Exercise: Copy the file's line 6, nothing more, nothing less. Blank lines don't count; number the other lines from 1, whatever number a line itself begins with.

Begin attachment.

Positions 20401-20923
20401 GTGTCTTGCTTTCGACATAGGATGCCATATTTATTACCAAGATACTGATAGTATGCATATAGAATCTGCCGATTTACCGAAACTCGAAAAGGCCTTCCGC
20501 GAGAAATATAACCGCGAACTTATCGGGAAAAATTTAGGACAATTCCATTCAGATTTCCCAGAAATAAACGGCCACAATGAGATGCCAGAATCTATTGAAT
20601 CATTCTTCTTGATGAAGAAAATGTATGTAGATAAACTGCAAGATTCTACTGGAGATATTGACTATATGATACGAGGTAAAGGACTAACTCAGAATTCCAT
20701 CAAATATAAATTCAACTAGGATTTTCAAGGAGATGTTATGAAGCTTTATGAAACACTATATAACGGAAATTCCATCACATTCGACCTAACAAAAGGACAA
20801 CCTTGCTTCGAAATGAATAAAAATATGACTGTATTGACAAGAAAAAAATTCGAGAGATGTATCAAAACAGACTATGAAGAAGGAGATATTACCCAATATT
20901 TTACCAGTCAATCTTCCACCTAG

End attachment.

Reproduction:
20801 CCTTGCTTCGAAATGAATAAAAATATGACTGTATTGACAAGAAAAAAATTCGAGAGATGTATCAAAACAGACTATGAAGAAGGAGATATTACCCAATATT